If revival is confined to living men we may further notice that it must result from the proclamation and the receiving of living truth. We speak of "vital godliness," and vital godliness must subsist upon vital truth. Vital godliness is not revived in Christians by mere excitement, by crowded meetings, by the stamping of the foot, or the knocking of the pulpit cushion, or the delirious bawlings of ignorant zeal; these are the stock in trade of revivals among dead souls, but to revive living saints other means are needed. Intense excitement may produce a revival of the animal, but how can it operate upon the spiritual, for the spiritual demands other food than that which stews in the fleshpots of mere carnal enthusiasm. The Holy Ghost must come into the living heart through living truth, and so bring nutriment and stimulant to the pining spirit, for so only can it be revived. This, then, leads us to the conclusion that if we are to obtain a revival we must go directly to the Holy Ghost for it, and not resort to the machinery of the professional revival-maker. The true vital spark of heavenly flame comes from the Holy Ghost, and the priests of the Lord must beware of strange fire. There is no spiritual vitality in anything except as the Holy Spirit is all in all in the work; and if our vitality has fallen near to zero, we can only have it renewed by him who first kindled it in us. We must go to the cross and look up to the dying Savior, and expect that the Holy Spirit will renew our faith and quicken all our graces. We must feed anew by faith upon the flesh and blood of the Lord Jesus, and so the Holy Ghost will recruit our strength and give us a revival. When men in India sicken in the plains, they climb the hills and breathe the more bracing air of the upper regions; we need to get nearer to God, and to bathe ourselves in heaven, and revived piety will be the sure result.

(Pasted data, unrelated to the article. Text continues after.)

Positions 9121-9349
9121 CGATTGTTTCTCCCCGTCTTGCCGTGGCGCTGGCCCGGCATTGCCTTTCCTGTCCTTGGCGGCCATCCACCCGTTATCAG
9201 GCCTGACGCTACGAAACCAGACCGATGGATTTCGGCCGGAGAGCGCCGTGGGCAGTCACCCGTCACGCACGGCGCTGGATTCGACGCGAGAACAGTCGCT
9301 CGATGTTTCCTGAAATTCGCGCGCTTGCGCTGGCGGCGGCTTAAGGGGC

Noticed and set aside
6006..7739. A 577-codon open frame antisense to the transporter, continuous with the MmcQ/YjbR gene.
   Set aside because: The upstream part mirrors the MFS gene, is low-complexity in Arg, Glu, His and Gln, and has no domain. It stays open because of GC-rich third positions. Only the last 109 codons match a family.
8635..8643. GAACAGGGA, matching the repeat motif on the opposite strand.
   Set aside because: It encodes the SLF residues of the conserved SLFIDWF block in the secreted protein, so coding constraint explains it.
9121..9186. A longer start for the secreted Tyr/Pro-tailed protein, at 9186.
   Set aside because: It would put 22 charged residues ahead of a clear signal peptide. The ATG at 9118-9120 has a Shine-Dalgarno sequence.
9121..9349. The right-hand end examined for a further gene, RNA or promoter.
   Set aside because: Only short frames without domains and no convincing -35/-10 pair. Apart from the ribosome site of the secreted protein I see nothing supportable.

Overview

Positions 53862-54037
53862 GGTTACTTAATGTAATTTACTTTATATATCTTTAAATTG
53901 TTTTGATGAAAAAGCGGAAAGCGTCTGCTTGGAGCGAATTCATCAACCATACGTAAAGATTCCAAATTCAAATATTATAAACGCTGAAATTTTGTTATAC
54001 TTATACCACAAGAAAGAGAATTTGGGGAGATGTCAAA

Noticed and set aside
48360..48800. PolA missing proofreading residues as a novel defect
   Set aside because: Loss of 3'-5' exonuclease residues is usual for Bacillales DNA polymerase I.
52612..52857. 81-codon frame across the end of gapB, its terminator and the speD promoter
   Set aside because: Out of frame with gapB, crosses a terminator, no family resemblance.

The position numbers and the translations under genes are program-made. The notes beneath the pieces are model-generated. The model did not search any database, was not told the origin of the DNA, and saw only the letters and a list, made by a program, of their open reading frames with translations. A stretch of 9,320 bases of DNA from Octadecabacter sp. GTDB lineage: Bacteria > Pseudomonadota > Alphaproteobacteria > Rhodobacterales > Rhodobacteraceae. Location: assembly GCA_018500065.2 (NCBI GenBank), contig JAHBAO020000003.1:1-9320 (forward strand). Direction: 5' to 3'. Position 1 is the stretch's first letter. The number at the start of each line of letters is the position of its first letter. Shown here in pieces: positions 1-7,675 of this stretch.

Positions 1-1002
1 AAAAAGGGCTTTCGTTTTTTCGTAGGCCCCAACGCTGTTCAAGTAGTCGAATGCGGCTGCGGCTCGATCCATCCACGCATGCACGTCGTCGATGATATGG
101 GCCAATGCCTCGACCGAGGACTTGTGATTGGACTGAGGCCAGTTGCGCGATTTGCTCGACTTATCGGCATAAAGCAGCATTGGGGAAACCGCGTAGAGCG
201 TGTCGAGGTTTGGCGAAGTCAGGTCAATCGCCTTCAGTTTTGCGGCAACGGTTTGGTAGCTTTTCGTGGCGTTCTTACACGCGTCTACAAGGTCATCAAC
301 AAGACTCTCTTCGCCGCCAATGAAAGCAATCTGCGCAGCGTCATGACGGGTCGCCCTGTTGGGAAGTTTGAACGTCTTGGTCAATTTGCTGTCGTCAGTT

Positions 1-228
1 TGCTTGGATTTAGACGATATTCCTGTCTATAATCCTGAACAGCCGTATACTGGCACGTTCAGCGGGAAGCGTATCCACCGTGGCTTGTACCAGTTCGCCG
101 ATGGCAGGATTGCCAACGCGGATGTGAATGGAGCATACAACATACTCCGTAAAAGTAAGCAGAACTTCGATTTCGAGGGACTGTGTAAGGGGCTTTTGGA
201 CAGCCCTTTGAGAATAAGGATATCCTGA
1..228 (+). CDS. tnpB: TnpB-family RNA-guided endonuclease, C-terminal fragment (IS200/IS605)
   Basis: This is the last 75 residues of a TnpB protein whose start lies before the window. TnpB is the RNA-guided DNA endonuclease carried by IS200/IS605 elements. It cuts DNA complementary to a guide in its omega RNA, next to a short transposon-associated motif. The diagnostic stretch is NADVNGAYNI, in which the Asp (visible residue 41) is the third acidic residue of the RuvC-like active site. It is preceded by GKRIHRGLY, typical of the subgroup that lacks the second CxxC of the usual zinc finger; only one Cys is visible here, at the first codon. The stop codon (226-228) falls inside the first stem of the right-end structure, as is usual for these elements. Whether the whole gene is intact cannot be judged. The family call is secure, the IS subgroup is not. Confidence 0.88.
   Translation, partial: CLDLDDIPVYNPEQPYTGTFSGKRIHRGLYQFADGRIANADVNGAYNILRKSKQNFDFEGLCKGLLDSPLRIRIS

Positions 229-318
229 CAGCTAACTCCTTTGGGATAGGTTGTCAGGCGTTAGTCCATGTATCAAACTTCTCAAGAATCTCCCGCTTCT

When a minister obtains this revival he preaches very differently from his former manner. It is very hard work to preach when the head aches and when the body is languid, but it is a much harder task when the soul is unfeeling and lifeless. It is sad, sad work—painfully, dolorously, horribly sad, but saddest of all if we do not feel it to be sad, if we can go on preaching and remain careless concerning the truths we preach, indifferent as to whether men are saved or lost! May God deliver every minister from abiding in such a state! Can there be a more wretched object than a man who preaches in God's name truths which he does not feel, and which he is conscious have never impressed his own heart? To be a mere sign-post, pointing out the road but never moving in it, is a lot against which every tame heart may plead night and day.
Should this revival be granted to deacons and elders what different men it would make of them! Lifeless, lukewarm church officers are of no more value to a church, than a crew of sailors would be to a vessel if they were all fainting and if in their berths when they were wanted to hoist the sails or lower the boats. Church officers who need reviving must be fearful dead weights upon a Christian community. It is incumbent upon all Christians to be thoroughly awake to the interests of Zion, but upon the leaders most of all. Special supplication should be made for beloved brethren in office that they may be full of the Holy Ghost.